I started this blog mostly out of frustration with the tax situation in New Jersey. From the looks of it, NJ residents will have blogging material for the rest of their lives, and so will their descendants if they stay in NJ. Once the circumstances are propitious, I won’t be staying in NJ; I’ll be moving to a state without a state income tax, and with lower property taxes. You pay enough state income, sales, local, and other taxes, and believe me, South Dakota and Wyoming start to look real pretty (and they have initiative and referendum, too). I’m not alone.
To tell you the truth, I have had it up to here with NJ taxes. The Democrat party has created this mess, and the NJ voters keep reelecting them and doing like Bill Engvall‘s dog Duke, who eats his own crap. Over the past five years, as Enlighten NJ points out,
Since Democrats took total control of state government in 2002, taxpayers will pay 71 percent more in income taxes, 39 percent more in sales taxes, 116 percent more in corporate taxes and over 40 percent more in property taxes in just five short years.
Enlighten quotes a WSJ article:
The Garden State has raised taxes nearly every year since 2000 and nearly twice as much per resident as the next highest tax state.
Back in April Enlighten NJ noticed that There Are No Cuts In Governor Corzine’s Budget. From the time Corzine took office, there has been $7billion in added debt. The State bureaucracy has balooned, and Corzine’s 2007 budget adds another 1,300 employees to the payroll.
Corzine has supposedly “shut down the government”. His idea of “shutting down the government” is to give state employees extra vacation days while grandstanding. Hardly surprising, considering the new proposed hirings.
Grandstanding it is. The Sunday Star Ledger had a front page half-page photo of the governor in his office, with a folding bed next to his desk. As if Drumthwacket, which is 15 minutes away from the State House, was barring him from entrance.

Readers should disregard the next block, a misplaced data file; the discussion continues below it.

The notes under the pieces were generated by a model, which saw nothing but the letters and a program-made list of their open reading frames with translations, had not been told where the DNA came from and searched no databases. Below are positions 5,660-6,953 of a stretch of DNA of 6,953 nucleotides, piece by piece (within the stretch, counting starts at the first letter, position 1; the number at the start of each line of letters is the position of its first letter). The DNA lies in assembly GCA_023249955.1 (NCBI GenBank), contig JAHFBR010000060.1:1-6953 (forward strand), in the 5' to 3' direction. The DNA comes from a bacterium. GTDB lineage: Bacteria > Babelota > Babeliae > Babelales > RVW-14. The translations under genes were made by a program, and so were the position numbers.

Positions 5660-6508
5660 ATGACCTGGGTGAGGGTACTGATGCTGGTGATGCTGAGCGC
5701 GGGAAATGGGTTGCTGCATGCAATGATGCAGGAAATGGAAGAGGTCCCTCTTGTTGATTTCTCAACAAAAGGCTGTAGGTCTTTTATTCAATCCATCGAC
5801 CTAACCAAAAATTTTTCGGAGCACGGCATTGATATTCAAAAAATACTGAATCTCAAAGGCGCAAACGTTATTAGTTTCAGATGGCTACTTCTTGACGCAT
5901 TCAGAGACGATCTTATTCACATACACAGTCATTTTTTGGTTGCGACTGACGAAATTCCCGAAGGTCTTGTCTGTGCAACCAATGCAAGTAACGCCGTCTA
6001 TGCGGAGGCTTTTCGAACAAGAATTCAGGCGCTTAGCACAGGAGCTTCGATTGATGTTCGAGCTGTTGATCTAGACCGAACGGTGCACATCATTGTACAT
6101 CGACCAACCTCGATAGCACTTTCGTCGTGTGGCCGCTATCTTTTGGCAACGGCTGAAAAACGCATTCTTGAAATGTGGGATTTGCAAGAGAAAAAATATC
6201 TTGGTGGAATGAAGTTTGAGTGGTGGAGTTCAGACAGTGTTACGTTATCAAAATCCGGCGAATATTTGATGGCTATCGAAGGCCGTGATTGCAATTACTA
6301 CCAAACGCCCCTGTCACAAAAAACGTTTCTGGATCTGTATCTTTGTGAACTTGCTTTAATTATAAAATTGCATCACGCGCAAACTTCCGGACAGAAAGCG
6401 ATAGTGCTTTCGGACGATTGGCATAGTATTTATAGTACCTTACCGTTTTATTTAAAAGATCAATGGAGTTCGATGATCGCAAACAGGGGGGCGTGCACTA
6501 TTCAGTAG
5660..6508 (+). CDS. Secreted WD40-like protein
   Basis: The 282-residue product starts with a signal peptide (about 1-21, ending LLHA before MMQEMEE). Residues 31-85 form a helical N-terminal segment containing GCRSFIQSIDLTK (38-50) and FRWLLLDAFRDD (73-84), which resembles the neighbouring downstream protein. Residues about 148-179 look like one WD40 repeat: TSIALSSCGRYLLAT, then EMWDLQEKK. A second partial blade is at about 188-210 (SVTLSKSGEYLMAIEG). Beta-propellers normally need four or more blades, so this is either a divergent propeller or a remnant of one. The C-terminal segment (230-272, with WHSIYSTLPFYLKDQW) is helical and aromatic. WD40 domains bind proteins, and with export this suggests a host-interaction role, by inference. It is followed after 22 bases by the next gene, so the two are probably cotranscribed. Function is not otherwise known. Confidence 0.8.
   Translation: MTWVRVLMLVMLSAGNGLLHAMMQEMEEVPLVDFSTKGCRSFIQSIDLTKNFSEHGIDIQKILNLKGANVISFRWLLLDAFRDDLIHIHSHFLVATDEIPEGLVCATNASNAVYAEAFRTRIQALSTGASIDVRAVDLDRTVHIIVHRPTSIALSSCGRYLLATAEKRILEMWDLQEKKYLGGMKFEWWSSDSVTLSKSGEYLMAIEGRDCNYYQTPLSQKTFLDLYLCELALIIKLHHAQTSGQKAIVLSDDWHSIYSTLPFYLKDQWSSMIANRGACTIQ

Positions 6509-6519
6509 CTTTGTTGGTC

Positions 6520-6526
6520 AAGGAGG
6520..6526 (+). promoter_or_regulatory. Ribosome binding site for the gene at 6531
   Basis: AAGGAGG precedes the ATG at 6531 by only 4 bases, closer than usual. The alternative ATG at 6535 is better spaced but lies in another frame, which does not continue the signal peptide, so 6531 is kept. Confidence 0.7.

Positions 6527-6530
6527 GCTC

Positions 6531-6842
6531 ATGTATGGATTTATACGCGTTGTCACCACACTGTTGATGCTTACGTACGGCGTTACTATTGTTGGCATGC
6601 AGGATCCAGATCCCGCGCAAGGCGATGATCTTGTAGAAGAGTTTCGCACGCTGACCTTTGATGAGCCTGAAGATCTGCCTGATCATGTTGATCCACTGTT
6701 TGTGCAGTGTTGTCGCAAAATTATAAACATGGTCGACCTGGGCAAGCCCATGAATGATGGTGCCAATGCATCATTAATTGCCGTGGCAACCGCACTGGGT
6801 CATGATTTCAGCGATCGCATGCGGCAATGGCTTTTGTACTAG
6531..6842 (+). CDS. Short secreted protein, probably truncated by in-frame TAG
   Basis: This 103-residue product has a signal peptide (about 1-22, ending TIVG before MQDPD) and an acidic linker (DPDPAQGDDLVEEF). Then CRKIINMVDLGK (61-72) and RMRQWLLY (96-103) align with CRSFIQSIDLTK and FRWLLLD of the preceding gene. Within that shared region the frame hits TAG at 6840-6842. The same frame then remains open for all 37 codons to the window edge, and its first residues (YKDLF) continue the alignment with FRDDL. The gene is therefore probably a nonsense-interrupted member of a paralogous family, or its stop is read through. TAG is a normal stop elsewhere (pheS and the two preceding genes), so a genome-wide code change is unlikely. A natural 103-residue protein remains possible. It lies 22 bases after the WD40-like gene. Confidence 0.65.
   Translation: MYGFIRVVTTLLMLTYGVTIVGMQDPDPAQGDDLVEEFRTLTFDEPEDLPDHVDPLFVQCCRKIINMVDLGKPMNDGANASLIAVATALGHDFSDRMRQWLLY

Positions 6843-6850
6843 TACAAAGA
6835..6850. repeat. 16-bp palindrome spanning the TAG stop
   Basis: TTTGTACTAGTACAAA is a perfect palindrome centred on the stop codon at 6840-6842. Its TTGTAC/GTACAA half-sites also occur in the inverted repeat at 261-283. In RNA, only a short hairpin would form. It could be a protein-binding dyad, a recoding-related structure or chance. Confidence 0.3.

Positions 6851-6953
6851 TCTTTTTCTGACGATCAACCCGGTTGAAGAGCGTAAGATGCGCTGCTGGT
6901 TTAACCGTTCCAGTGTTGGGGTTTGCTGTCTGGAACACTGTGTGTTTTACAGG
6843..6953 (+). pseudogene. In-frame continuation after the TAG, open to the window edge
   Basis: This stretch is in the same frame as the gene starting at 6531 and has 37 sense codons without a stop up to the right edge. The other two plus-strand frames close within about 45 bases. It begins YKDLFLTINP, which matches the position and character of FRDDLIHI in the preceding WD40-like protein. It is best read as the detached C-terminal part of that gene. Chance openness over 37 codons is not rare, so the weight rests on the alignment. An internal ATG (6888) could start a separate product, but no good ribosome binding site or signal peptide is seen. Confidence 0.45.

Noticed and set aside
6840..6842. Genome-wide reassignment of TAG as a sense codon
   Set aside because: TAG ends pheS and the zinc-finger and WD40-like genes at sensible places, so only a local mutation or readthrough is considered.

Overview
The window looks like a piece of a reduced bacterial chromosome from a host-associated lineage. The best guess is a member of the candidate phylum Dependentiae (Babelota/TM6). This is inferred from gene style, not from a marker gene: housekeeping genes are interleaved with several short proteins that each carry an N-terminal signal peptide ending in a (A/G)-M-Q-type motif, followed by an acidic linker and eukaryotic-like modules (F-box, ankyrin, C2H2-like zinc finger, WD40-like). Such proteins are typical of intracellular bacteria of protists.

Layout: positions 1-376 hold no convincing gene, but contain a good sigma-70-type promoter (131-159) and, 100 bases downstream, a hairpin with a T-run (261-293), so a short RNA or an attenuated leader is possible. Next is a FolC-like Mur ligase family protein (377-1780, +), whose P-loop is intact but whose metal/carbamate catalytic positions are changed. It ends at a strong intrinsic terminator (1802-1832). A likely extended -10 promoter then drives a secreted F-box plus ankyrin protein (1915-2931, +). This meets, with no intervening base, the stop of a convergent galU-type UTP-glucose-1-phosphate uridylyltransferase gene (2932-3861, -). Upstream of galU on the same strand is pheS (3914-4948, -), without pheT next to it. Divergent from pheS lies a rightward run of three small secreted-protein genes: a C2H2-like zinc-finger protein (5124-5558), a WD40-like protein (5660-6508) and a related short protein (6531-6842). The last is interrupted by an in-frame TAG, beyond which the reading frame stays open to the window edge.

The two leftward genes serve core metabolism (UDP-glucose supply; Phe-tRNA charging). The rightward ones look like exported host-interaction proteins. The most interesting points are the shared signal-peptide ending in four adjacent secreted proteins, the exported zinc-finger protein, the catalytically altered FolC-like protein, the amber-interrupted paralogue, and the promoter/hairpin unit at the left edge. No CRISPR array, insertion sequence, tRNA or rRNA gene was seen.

Buried under the grandstanding is one fact: There is no intention to cut state spending, which is the reason the state’s fiscal situation is such a mess.
Corzine is proposing a 9.2% budget increase and a 16% sales tax increase: Going from the existing 6% sales tax to a 7% sales tax is an increase of 16% — get out your calculator and see for yourself. It is not a a 1% increase in the state sales tax. As Jim points out,
In order to fund this lunacy, the Governor is adamant about raising the state sales tax from six percent to seven percent. He cleverly pitches this as a “one percent increase”. Even the Star Ledger characterized this as increasing the sales tax “by a penny”. This is, of course, pure bullshit.
Anyone who has made it through grammar school arithmetic knows, or damned well should know, that raising the sales tax from six percent to seven percent means that New Jersey taxpayers will be paying sixteen percent more sales tax if the Governor has his way. Sixteen percent more! Think about that for a minute, and it is obvious why the Governor is wedded to this idea.
The democrats in the state legislature are frightened that eventually the people will catch on and run their asses out of offices. Heaven forbid. This is why no budget was passed and why the state government has been shut down. The democrats in the legislature are burning the midnight oil trying to find ways to raise the same amount of revenue in a way that is not so obvious to the lames who continue to vote them into office. (E.g. increased payroll taxes are on the table).
the sales tax to lawyers, architects, accountants, advertising firms, seasonal rentals, tailors, shoe repair and dry cleaning.
I tell you what, there will be a Republican governor and Assembly before I see the lawyers agree to a sales tax on their services.
Codey said a second compromise he offered met with Roberts’ approval but not with Corzine’s.
Under that plan, the budget would be balanced in part by raising other unspecified taxes, and lawmakers would enact a 7 percent sales tax after the budget’s adoption. Codey said that under this plan, 100 percent of the new sales tax dollars would be dedicated to property tax relief, as Roberts has been seeking.
Wrap your mind over and around that concept: NJ has the nation’s highest property taxes, so let’s raise your taxes.
It’s all a shell game. The casinos may close, but the game goes on.
Update, July 5
From the brilliant Gigglechick,